challenge: Because transistors can only get so small, there will be an ultimate limit to how many circuits or transistors engineers can place on a computer chip. He warned that the time is coming when this inevitable limit will lead technological innovations to stagnate, with potentially major consequences for the U.S. economy and military. Although technology companies will certainly benefit from the research geared toward solving these problems, he urged that we cannot leave it to them, with their short-term, profit-driven view, to solve them.
Although Colwell stressed that academic research is a main driver of unexpected innovation, he also said the government stands to gain from directly funding industry research. Although IT companies invest large sums in research and development, they need assurances that they will see a return on that investment. Granting government research funds directly to companies makes it more feasible for them to invest in high-risk, high-payoff innovations. Industry is competitive, not cooperative, and government funding can encourage otherwise risky development that can lead to economic growth.
Another reason for government to fund industry research comes down to simple self-interest, explained Colwell. The success of the nation as a whole requires access to the best electronics. Many branches of government, but the military especially, rely heavily on commercially produced electronics. Counterfeit chips and cybersecurity concerns are very real threats. The car industry also relies heavily on industrially produced electronics. He noted that it is of great benefit to the nation as a whole if those electronics are the best and the most secure that they can be. Other important roles for the government in industry research and development, he added, include developing fair standards, creating cooperative task forces, and brokering disputes.
It is virtually impossible to find any sector of our economy today that does not rely heavily on computing innovations that have come as a result of government-funded research in both academia and industry. Today’s health care, science, manufacturing, communications, and entertainment, to name just a few examples, are heavily computer-dependent. Government funding of research and development across the board increases the chances that our scientists can develop and exploit every technological opportunity and remain the world’s IT leader. Colwell concluded: “We don’t know what’s next, but we need to win.”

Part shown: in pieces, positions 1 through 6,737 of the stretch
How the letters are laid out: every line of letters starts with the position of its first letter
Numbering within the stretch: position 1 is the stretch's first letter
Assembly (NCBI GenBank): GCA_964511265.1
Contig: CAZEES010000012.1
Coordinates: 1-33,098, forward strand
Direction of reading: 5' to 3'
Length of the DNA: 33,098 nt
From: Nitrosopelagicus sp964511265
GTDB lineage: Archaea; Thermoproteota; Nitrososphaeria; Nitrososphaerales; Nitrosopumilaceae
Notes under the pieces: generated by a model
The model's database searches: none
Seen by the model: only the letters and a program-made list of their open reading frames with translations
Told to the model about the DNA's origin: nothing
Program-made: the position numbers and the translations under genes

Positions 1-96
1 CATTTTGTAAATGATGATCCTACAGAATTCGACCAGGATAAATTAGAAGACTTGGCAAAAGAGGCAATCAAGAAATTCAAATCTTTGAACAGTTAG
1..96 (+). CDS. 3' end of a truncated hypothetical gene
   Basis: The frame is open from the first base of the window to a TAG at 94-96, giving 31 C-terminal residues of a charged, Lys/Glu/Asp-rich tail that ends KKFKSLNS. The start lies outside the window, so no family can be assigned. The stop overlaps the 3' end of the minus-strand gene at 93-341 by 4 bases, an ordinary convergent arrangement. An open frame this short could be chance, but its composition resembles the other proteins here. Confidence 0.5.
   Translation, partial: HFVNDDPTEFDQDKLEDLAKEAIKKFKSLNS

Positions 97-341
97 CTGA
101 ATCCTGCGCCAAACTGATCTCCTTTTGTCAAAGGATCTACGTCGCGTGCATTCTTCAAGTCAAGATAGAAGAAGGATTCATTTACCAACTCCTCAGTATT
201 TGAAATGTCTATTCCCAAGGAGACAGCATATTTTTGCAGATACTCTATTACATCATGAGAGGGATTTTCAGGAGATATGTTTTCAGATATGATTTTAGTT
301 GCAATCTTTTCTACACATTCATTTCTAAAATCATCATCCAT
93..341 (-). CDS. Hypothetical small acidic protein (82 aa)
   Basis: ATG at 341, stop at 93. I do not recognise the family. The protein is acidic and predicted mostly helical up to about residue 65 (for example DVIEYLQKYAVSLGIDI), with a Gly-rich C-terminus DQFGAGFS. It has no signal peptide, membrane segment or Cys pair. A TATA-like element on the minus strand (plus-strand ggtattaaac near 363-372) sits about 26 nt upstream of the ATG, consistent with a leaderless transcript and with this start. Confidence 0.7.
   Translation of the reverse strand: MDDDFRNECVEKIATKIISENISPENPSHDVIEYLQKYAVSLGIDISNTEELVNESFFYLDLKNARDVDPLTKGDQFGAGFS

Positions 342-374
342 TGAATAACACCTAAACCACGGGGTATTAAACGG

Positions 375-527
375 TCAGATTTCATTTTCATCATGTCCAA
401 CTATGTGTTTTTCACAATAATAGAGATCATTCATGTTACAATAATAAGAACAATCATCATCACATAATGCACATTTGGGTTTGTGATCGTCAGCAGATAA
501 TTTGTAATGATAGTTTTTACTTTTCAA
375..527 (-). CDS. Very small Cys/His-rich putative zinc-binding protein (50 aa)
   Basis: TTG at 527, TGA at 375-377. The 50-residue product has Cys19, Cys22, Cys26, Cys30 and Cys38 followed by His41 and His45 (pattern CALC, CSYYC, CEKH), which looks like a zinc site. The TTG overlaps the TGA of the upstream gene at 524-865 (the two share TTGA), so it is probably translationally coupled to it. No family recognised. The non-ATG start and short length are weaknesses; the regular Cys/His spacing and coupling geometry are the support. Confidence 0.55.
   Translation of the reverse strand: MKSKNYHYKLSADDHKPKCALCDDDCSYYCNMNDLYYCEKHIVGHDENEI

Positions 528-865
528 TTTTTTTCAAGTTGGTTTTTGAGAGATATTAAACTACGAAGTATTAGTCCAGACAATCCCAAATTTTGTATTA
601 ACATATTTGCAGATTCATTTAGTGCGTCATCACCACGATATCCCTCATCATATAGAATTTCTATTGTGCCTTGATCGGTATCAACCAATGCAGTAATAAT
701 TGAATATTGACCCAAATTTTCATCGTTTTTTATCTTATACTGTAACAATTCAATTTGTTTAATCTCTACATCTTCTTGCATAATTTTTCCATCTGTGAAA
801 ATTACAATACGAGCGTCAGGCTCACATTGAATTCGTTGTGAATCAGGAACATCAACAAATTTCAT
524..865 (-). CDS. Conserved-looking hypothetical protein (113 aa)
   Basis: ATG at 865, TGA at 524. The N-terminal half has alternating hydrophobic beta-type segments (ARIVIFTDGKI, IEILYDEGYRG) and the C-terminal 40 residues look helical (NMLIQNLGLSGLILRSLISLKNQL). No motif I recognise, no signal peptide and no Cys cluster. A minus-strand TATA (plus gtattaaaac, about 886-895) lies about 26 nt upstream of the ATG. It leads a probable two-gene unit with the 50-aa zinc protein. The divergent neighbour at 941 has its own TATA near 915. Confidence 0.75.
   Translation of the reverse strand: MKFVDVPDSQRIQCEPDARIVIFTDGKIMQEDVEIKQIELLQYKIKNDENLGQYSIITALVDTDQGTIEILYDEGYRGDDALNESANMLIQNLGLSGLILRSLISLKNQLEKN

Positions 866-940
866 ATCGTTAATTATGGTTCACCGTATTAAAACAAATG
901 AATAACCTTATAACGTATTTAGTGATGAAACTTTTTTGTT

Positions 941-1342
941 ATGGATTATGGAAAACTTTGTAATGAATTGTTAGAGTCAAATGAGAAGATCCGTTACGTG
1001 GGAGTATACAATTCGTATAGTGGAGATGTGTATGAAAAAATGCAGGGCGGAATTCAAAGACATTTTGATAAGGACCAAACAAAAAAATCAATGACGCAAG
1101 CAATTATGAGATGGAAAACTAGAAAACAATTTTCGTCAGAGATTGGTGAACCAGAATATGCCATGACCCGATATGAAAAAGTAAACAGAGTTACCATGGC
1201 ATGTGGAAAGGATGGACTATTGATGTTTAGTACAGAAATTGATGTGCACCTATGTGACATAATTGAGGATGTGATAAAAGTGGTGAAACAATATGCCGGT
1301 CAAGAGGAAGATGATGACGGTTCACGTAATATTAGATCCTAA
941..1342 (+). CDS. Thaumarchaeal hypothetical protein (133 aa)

With a distinguished career spanning academia, industry, and government, Farnam Jahanian, Carnegie Mellon University, has experienced the computer science discovery and innovation ecosystem from several distinct vantage points. He served as a computer science professor at the University of Michigan, as a researcher at IBM’s T.J. Watson Research Center, and as assistant director of NSF for Computer and Information Science and Engineering (CISE). As leader of the CISE directorate, he was responsible for a research budget of roughly $900 million.
To frame his presentation about the role of government-funded research in technology innovation, Jahanian shared two favorite quotes about innovation:
Innovation distinguishes between a leader and a follower.
—Steve Jobs, Apple CEO and renowned innovator
The guy who invented the first wheel was an idiot.
The guy who invented the other three, he was a genius.
—Sid Caesar, comedian
Echoing a theme that pervaded the workshop, Jahanian emphasized the tremendous importance of research-driven IT to America’s economy, security, and scientific leadership over the past 30 years. In his view, it is primarily IT advances that have made the U.S. economy competitive and sustainable in a global market. In addition, IT has undoubtedly accelerated the pace of scientific discovery in disciplines such as biology, chemistry, physics, and the social sciences, all of which have undergone remarkable transformations driven by computational and data-intensive approaches.
Today, Jahanian said, IT advances and interdisciplinary approaches are crucial to addressing society’s most pressing challenges, including health care, cybersecurity, transportation, and environmental sustainability. Because IT is now embedded in these fields, new advances or solutions must incorporate multidisciplinary approaches that involve computer scientists and technologists, as well as domain experts. “Our community is in the middle of all of these conversations, and many of these advances will depend on involvement of members of our community and computational and data-intensive approaches,” said Jahanian.